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Barred Rock egg color change

post #1 of 6
Thread Starter 

My three barred rocks started laying in April.  The eggs were the classic brown color, basically the same color as store-bought brown eggs.  Around June and July we got about one egg a day from each hen -- each afternoon there would be three in the nesting box.  

 

Then a few weeks ago, they started laying infrequently.  Now we get one new egg every two or three days, a drastic decrease in production.  

 

Even more strange, the eggs are now cream-colored instead of brown, and slightly larger than before.  Anyone familiar with this situation? 

 

No changes in diet whatsoever.  Did the heat finally get to them?

post #2 of 6

Hens lay in cycles the excessive heat of this summer may be responsible for the decrease in production, but even more significant is the shortening day length.  Towards the end of a cycle a hen's egg frequently lighten in color.  They may molt, take a break from egg laying, and then when they resume laying eggs in the spring they will once again be a darker brown.

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Friends are the family you make for yourself.
There are no coincidences- only providences.
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post #3 of 6
Quote:
Originally Posted by sourland View Post

Hens lay in cycles the excessive heat of this summer may be responsible for the decrease in production, but even more significant is the shortening day length.  Towards the end of a cycle a hen's egg frequently lighten in color.  They may molt, take a break from egg laying, and then when they resume laying eggs in the spring they will once again be a darker brown.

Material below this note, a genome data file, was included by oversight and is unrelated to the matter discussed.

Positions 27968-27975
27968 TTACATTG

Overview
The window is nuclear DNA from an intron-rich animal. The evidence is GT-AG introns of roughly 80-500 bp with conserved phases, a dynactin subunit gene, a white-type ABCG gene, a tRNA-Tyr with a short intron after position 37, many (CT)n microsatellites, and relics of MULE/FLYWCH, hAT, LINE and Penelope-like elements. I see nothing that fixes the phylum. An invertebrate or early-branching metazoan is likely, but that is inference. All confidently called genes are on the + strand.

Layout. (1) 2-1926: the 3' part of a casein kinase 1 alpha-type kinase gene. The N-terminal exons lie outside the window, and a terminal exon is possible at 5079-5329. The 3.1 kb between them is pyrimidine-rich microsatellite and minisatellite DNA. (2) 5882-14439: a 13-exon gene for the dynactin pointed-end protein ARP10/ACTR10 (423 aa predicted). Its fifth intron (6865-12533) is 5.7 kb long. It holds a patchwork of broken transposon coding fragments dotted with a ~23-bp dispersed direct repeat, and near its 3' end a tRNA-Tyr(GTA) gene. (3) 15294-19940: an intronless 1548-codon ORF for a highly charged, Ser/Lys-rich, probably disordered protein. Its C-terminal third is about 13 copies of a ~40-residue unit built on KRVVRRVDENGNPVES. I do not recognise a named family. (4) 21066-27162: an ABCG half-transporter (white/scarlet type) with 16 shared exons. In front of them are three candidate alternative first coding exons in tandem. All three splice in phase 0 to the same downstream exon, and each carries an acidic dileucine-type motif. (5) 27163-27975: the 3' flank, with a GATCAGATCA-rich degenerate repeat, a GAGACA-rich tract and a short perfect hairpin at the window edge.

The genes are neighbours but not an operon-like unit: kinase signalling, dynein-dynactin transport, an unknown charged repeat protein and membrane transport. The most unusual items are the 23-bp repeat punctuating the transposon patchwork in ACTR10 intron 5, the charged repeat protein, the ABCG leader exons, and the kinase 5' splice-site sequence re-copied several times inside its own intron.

Agree.

Breeding Welsummers and Barnevelders.

 

Having an Icelandic in the coop is like having a 2 year old in the house - they are into everything and don't follow the rules.

I have zero chicken willpower.

Reply

Breeding Welsummers and Barnevelders.

 

Having an Icelandic in the coop is like having a 2 year old in the house - they are into everything and don't follow the rules.

I have zero chicken willpower.

Reply
post #4 of 6
Thread Starter 

I never knew!  That is very helpful. So I might have to wait until spring until more eggs?  What about my Wellies and EEs, which are 27 weeks now?  Will they wait until spring to lay, or might I get some eggs before the days get too dark?

post #5 of 6

Your 27 week old girls will still lay when their bodies are ready - they will molt next fall.

Breeding Welsummers and Barnevelders.

 

Having an Icelandic in the coop is like having a 2 year old in the house - they are into everything and don't follow the rules.

I have zero chicken willpower.

Reply

Breeding Welsummers and Barnevelders.

 

Having an Icelandic in the coop is like having a 2 year old in the house - they are into everything and don't follow the rules.

I have zero chicken willpower.

Reply
post #6 of 6
Thread Starter 

Much obliged.  Thank you.

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